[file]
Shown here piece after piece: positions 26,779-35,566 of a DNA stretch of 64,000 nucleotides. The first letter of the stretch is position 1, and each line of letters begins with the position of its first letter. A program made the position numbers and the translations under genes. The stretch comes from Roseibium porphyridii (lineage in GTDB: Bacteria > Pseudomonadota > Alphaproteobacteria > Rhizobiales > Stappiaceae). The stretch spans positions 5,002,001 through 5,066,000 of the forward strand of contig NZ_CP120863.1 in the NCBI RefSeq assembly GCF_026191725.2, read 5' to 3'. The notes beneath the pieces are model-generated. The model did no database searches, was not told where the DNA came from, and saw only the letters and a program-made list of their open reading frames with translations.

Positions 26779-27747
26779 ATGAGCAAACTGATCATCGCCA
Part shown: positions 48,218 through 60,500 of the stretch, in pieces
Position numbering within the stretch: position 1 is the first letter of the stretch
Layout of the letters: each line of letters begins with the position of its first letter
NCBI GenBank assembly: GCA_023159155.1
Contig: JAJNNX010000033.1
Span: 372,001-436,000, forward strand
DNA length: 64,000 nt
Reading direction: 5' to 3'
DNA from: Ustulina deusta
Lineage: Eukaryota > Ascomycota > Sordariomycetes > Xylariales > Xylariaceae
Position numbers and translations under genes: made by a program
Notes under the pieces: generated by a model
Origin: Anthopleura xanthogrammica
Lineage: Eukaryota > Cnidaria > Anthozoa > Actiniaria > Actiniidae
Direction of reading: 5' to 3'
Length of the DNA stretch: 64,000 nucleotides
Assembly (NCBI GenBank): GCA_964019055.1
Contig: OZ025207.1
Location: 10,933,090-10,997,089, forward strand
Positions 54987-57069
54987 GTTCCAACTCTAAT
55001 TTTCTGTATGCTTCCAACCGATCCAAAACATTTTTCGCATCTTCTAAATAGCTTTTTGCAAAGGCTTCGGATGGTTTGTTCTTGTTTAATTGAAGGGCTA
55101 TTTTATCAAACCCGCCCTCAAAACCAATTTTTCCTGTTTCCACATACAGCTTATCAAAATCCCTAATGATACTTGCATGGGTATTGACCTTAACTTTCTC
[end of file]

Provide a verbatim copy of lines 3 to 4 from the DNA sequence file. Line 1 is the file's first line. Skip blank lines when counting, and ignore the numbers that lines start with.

26779 ATGAGCAAACTGATCATCGCCA
Part shown: positions 48,218 through 60,500 of the stretch, in pieces